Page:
Gold & Ashes: A photo series by Feruza Afewerki

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Twenty-one images adorn the boarded wall along Freston Road

Gold & Ashes: A photo series by Feruza Afewerki 

Outdoor Exhibition From the 12th June – 31st August 2021 
Freston Road and Bramley Studio, London W10 6SZ
(Near Latimer Road Tube Station)

Photography Curator: Marie Kathrin-Blanck
Exhibition Curator: Bolanie Tajudeen
Exhibition Designer: Saraphina Mattis

REVIEW BY LUCY LAVER

FOUR years have passed since the morning of 14th June 2017, when the world bore witness to the most devastating fire in Britain since WW2 at Grenfell Tower, and one of the greatest injustices in living memory.
A residential tower block that had been covered in cheap ACM flammable cladding, to make it more visually appealing for the area’s wealthiest residents, caught fire in Kensington and Chelsea, one of the richest boroughs in England.
72 lives were unforgivably lost, hundreds of families were displaced and thousands of community members left traumatised.
Gold & Ashes is a photographic tribute by photographer and storyteller, Feruza Aferwerki, that sensitively depicts the survivors, bereaved and community members as they move forward with life after Grenfell.
The series of photographs have added poignancy as Feruza is also a bereaved relative that lost loved ones in the tower.
Among the 72 innocent victims were Amal Ahmedin and her daughter, Amaya Tucca, Feruza’s beloved big sister and niece, as well as her brother-in-law and cousin.
Heartbreakingly, Amaya was found in her mother’s arms, although Feruza has said it provided her with some small comfort to know they were together in their final moments.
These personal and often painful insights are the backdrop for Feruza’s work, which aims to humanise the victims of the tragedy and refocus the lens on the resilience, hope and determined fight for justice within the community.
Shot in both black and white and colour, the large emotive portraits were taken over a two-year period, during meetings with the relatives of those that died in places that they found familiar and comfortable.
The aim was to create a space where they could talk about life before and after the fire and the result is an empathic and soulful collection of images of the people at the heart of the matter.
Among those portrayed is Zeyad Cred who organises the Silent Walks which pre-pandemic took place on the 14th of each month.
Whilst the primary aim was to mourn, remember and reflect, the walks also seek to challenge the narrative that working class communities are disorganised and likely to riot, as well as send a clear message to those responsible that the community will not rest until justice had been achieved.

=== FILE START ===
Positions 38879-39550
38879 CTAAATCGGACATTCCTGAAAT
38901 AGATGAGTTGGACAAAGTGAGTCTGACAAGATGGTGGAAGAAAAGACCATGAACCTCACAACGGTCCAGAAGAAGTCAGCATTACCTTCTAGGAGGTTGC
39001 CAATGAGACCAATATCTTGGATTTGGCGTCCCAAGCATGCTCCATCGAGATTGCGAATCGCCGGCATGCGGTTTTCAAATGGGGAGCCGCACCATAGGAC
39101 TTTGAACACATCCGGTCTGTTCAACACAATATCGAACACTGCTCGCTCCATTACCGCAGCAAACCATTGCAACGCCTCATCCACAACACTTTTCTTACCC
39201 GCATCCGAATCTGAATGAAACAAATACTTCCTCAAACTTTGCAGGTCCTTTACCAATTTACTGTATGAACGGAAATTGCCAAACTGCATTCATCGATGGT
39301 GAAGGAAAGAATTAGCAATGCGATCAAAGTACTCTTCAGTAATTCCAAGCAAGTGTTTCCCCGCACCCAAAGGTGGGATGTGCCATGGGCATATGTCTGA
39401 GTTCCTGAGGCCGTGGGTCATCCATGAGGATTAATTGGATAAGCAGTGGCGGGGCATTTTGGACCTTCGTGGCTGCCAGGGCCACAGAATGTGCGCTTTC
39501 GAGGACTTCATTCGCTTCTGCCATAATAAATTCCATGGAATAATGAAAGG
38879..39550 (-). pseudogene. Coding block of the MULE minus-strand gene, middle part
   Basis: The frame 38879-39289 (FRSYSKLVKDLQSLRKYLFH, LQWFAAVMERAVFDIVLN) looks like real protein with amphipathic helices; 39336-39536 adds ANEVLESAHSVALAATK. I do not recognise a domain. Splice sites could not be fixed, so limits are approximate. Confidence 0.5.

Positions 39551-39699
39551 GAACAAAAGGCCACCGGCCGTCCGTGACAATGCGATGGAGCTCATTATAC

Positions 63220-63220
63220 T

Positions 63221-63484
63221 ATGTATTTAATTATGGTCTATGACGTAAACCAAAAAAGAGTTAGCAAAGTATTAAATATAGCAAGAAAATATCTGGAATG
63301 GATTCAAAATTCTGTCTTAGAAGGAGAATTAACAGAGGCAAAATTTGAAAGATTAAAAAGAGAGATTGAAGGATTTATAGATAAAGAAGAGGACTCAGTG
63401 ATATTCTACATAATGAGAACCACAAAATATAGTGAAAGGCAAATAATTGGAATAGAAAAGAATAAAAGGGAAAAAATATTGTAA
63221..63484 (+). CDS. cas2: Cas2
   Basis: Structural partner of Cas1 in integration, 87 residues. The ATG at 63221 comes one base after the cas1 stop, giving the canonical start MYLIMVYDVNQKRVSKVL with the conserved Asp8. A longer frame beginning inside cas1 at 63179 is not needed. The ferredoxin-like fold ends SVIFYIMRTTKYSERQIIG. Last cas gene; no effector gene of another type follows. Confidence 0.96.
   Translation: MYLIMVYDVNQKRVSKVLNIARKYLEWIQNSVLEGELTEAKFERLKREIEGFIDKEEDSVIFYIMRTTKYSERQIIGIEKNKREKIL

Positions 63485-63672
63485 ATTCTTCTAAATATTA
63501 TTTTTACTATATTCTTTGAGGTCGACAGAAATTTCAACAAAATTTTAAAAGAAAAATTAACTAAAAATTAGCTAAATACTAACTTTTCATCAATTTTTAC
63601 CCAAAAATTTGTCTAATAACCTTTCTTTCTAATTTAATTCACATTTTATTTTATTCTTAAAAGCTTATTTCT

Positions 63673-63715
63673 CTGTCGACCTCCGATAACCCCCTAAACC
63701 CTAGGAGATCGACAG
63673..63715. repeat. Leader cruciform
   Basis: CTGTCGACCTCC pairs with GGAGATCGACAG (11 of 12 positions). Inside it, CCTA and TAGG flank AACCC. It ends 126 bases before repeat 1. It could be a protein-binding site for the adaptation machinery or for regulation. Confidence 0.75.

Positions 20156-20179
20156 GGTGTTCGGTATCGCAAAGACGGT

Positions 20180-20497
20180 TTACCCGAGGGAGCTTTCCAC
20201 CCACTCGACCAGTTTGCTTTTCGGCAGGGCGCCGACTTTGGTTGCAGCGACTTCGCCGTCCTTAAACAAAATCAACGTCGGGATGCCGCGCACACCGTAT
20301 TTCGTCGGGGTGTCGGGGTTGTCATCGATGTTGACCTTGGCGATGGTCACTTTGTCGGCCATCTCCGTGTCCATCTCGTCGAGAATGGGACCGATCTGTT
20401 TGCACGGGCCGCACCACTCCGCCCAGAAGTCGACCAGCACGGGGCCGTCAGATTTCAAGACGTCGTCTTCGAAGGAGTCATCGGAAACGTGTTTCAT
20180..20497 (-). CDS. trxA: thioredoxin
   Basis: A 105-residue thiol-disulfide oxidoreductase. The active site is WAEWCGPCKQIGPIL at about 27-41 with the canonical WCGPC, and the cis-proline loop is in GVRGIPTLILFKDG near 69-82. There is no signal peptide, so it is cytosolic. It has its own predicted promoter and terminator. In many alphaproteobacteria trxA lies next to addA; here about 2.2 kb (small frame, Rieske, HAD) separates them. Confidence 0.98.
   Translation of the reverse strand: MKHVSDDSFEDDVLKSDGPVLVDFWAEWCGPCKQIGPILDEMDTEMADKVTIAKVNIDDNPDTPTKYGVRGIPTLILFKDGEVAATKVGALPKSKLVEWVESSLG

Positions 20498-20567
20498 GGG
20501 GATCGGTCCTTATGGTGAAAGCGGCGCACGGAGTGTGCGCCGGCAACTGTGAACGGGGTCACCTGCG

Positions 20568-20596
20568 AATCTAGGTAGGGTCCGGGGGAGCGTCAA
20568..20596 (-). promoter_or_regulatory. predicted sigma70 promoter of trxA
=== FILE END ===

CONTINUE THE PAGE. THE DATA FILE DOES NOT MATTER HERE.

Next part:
Zeyad is seen embracing his son. There were 18 children that needlessly died in the fire and the love and thankfulness for life is discernible in his gaze.
Natasha Elcock, who escaped from the 11th floor of the tower with her children, after flooding her flat with water and eventually being rescued by firemen, looks back at the viewer with a determined resilience.
Now the chair of Grenfell United, Natasha has committed much of her time to campaigning for the removal of dangerous cladding from homes, schools and hospitals, and the fight to make homes fit for habitation and safer for all.
To achieve the intimate photos of Edward Daffarn, he and Feruza went bird-watching as it was something he had enjoyed to do with his time before the fire.
As a survivor of the blaze and co-author of the prophetic Grenfell Action Group (GAG) blog that warned of a ‘catastrophic event’, he has a wise and gentle smile. Before the fire, Ed was a social worker, active member of the North Kensington community and an experienced campaigner, having fought tirelessly to save Wornington College – a valued community asset – from developers.
With clear foresight, GAG blog posts from the years and months preceding the tragedy repeatedly highlight residents’ concerns about the fire risk the building posed, and serve as a written record of the institutional indifference towards those that raised them.
As the inquiry continues to kick Grenfell into the long grass, it is more important than ever that the travesty is kept in the public eye and that the truths of those affected are told.
The series will culminate in a photobook which will be released in July and is currently available to pre-order. All proceeds from the book will go directly towards supporting the efforts of charities providing trauma therapy to the north Kensington
community.

• More pictures in photo gallery